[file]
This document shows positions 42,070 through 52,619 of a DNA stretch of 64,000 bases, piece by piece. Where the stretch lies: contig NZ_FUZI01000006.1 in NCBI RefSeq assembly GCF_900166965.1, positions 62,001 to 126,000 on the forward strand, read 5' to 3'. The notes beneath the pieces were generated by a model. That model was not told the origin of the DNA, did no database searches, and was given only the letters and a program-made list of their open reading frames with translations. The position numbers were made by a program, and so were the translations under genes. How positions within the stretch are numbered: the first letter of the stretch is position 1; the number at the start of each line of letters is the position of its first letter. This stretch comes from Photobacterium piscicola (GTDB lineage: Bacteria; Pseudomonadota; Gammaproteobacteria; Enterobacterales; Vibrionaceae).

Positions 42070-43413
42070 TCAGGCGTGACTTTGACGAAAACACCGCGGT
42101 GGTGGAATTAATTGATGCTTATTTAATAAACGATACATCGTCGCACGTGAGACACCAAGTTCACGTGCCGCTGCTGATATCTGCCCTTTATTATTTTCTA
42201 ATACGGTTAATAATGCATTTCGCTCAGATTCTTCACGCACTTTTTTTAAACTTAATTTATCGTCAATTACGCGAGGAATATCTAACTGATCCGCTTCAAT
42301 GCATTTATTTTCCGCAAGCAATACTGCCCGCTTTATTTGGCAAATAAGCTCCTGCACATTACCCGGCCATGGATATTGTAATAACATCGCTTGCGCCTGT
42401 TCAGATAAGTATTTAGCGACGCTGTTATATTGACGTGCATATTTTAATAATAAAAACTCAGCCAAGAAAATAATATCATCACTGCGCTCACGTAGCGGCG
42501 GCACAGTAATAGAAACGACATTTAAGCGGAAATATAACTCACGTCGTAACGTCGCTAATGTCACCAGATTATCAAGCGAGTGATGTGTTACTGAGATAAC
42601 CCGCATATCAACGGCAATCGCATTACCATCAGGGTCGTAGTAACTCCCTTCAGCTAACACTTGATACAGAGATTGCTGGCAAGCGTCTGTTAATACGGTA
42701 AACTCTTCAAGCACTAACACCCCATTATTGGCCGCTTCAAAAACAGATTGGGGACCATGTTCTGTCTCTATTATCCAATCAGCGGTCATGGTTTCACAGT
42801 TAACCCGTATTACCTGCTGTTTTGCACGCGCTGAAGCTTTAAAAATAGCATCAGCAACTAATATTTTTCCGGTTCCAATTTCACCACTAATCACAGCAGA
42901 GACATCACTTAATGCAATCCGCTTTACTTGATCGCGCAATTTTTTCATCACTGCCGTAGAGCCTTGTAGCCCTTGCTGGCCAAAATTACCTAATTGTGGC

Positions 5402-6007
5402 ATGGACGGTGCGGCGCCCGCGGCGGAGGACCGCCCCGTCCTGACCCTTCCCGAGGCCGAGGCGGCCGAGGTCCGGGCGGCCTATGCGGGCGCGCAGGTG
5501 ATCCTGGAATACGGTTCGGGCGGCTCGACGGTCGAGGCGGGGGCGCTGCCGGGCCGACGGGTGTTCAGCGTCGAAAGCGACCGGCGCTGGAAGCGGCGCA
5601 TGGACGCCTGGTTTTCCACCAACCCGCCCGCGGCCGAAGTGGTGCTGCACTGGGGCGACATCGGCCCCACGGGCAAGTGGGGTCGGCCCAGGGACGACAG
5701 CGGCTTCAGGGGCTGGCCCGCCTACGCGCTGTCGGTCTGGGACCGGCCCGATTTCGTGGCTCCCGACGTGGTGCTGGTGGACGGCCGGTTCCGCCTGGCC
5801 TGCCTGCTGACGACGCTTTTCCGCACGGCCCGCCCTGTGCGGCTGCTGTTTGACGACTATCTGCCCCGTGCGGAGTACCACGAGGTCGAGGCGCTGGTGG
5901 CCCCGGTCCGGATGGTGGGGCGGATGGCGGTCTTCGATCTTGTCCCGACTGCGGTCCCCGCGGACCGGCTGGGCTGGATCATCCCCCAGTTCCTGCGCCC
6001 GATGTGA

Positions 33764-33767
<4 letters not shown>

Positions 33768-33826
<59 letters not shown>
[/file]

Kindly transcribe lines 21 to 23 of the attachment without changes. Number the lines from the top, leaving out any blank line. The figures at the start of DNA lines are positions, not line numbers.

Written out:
Positions 33764-33767
<4 letters not shown>

Positions 33768-33826